The Gnostics ask: “How long will men make war?”
And the answer? “As long as women have children.”
There are so many ways to interpret this, but one explanation is this: Men make war because women have children. Women are breeders of soldiers.
Or so is said. But this seems rather simplistic. There’s a lot more to say about war and womanhood. And motherhood in particular. Here goes.
This past weekend was Mother’s Day in the US. We should spend every day honoring our literal and figurative ability to mother — whether we are actually “mothers” or not. But more importantly, in these dark days, we should honor the critical need for that to be a choice.
I don’t need to tell you that recent developments in the United States have made that choice extremely precarious. America seems on its way to severely limiting — or erasing — women’s reproductive rights.
To me, this is nothing short of a war against women. And, given that it was just Mother’s Day, I started thinking about the experiences of mothers in the context of war. What happens when basic rights are stripped away, when choice is restricted, when social safety nets are destroyed?
What struck me was the universality of it all. How, despite contextual and geographical differences, the experience of mothers in war is really the same. And by “the same,” I mean women (and children) are hardest hit.
Despite this, women are seldom seen as a protection priority in war and its aftermath. I spent too many years working in too many emergencies, watching the “tyranny of the urgent” hijack women’s rights and needs.
Aside from the war against women in the US, I wanted to take a grim tour of other ongoing wars to examine the experience of mothers.
Ukraine… forced migration is a crisis for women
Since February, over 5.5 million persons have been forced to leave the country, with an additional 7.7 million internally displaced. The majority of refugees and displaced persons are women and children — military conscription prevents men aged between 8–60 from leaving.
The result? Families are separated.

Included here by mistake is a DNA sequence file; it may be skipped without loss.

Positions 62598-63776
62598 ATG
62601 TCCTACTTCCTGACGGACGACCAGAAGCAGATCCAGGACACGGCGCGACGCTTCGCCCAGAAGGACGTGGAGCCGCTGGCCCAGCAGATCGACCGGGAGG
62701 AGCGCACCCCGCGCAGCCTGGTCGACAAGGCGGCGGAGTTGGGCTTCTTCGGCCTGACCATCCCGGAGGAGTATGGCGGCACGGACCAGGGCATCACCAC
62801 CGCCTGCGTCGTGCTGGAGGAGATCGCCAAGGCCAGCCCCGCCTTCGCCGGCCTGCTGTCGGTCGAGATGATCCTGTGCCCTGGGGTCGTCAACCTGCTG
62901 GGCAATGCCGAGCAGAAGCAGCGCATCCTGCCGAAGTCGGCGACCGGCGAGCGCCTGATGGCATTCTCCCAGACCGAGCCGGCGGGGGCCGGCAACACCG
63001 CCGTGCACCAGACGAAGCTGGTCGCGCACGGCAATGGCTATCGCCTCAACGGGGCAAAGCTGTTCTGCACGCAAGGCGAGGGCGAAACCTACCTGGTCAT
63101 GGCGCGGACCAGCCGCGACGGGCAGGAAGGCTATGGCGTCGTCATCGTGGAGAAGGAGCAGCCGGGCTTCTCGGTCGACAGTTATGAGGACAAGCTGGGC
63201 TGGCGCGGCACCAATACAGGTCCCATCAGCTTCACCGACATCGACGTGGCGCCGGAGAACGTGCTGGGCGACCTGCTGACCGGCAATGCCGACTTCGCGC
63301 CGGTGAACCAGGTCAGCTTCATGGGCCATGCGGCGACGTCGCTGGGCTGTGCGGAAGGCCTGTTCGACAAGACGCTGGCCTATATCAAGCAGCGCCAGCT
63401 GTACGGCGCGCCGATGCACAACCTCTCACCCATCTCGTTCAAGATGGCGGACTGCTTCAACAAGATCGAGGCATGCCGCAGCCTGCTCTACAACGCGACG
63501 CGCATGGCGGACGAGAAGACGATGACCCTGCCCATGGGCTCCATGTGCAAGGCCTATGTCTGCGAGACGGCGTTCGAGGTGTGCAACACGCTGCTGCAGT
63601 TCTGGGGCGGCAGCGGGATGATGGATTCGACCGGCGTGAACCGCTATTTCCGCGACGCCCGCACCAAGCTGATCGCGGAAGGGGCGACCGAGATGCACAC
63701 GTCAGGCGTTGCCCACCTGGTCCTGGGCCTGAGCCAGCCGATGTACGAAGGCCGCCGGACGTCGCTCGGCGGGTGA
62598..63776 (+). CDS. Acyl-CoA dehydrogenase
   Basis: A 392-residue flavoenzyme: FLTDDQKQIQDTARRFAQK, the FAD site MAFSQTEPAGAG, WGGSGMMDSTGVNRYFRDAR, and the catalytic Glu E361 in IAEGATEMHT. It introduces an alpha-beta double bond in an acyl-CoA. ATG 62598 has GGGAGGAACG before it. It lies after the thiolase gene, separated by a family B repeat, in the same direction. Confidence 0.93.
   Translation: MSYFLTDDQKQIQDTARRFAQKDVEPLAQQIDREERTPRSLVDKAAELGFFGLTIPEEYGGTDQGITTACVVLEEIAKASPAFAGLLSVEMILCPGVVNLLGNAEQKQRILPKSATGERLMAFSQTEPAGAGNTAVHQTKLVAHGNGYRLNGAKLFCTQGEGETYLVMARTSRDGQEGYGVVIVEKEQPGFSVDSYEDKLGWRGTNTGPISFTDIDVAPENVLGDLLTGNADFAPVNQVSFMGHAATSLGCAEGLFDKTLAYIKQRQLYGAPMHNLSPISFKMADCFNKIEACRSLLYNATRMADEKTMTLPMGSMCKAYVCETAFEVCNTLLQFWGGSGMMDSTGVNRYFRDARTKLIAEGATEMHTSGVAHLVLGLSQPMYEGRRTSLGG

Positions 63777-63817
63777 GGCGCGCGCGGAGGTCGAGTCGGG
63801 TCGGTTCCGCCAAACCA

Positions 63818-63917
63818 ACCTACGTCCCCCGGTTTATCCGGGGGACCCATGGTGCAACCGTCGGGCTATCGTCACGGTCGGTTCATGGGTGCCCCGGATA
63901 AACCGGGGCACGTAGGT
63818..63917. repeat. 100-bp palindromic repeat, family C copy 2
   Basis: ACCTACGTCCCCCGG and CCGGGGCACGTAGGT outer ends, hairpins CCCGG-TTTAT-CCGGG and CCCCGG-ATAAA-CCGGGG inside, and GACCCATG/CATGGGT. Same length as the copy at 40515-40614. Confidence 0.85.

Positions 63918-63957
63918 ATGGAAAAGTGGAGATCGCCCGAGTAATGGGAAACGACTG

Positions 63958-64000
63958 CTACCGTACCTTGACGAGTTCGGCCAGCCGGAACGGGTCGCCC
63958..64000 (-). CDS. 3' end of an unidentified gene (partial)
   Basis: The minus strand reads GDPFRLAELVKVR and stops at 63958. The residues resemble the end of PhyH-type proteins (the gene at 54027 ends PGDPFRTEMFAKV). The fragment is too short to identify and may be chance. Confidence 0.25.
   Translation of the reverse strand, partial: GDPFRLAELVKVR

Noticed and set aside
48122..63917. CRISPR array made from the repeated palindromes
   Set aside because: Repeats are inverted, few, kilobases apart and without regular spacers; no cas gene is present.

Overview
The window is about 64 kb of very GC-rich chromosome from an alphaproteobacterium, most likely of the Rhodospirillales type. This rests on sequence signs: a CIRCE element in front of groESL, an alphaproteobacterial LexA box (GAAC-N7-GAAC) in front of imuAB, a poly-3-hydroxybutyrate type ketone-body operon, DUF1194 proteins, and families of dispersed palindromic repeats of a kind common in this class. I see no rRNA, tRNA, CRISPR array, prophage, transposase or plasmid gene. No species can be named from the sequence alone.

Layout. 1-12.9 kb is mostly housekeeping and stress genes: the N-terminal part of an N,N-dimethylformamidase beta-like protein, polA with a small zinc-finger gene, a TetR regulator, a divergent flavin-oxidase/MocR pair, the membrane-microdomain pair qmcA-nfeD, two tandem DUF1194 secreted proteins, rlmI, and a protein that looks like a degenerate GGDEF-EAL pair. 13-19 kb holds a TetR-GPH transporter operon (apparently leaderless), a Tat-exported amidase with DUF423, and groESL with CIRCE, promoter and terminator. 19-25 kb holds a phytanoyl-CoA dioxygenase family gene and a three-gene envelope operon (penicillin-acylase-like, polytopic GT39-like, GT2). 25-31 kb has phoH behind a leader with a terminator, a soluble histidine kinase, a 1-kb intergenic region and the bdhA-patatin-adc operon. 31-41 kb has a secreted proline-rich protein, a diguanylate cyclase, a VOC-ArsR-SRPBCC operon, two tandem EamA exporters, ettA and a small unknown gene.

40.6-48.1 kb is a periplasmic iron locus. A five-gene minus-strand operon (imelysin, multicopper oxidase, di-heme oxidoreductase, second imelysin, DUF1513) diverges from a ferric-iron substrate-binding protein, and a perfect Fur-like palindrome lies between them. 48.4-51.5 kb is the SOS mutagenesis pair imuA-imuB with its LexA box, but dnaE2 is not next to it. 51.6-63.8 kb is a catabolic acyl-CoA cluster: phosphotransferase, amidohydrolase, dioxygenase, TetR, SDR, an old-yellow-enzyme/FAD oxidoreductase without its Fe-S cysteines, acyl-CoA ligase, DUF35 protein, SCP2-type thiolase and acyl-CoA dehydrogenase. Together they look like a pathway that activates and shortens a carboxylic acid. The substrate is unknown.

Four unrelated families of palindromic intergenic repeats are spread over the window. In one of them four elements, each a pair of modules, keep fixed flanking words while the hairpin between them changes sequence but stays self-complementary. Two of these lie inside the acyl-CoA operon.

In Ukraine, this crisis of forced migration is a crisis for women, and for mothers most of all. We’ve probably all seen the powerful photos of strollers left at train stations for Ukrainian women arriving with babies.
But what happens when initial goodwill and meager state provisions for refugees dry up? How will mothers survive? How will they pay for rent, get a job to pay the rent, and find affordable child care so they can work to pay for said rent and child care?
Unsurprisingly, Ukrainian mothers now face “a higher-stakes version of the problem that working mothers face all over the world: how to find both affordable child care and employers willing to accommodate their needs as parents.”
The risks and challenges are magnified by the refugee experience — and in the long-term, support will dwindle, along with our attention spans. Whatever remains will likely be gender blind, ignoring the plight that mothers fleeing war continue to face, not just in Ukraine, but everywhere.
Afghanistan… still the world’s worst place to be a woman
Both the Global Gender Gap Report and the Women, Peace and Security Index rank Afghanistan as the world’s worst place to be a woman.
Since the Taliban (re)takeover, women and girls have suffered disproportionately. The dire humanitarian situation, combined with policies introduced by the Taliban, have severely deprived women’s access, movement, expression, and opportunity — in short, their freedom.
One in five women in Afghanistan are widows, according to the World Widows Report. Their plight is extremely difficult. Single mothers in Afghanistan have always faced marginalization and increased risk of poverty — now this is much worse. Fewer protections and a hunger crisis have pushed single mothers to the brink — they can no longer feed their children and have no support.
And yet what do mothers tell their children when things go badly?
My friend in Afghanistan told me this:
Mothers are concerned about their children’s safety, and their unknown future in a land that was only just beginning to be free. These kids, they may not be able to continue with their education. And girls, they now have the sense that they are unequal, less-than. We fought so hard to rid them of this very feeling.
Yemen… a forgotten emergency
Yemen is not far from Afghanistan as one of the worst places in the world to be a woman. Negative gender stereotypes and patriarchal attitudes, a discriminatory legal system, and economic inequality have compounded women’s vulnerability to violence.
Add in one of the world’s largest humanitarian crises, and the situation seems impossibly bleak. The country is on the brink of famine, the economy has collapsed, and nearly 4 million people have been displaced. The latest figures estimate 24 million people are in need of assistance, nearly 13 million of which are children.
Mothers and children particularly feel the effects of the conflict. And this is a conflict we hardly hear about. It’s not on our radar at all, no media attention, no critical conversations about life-saving efforts. Nothing.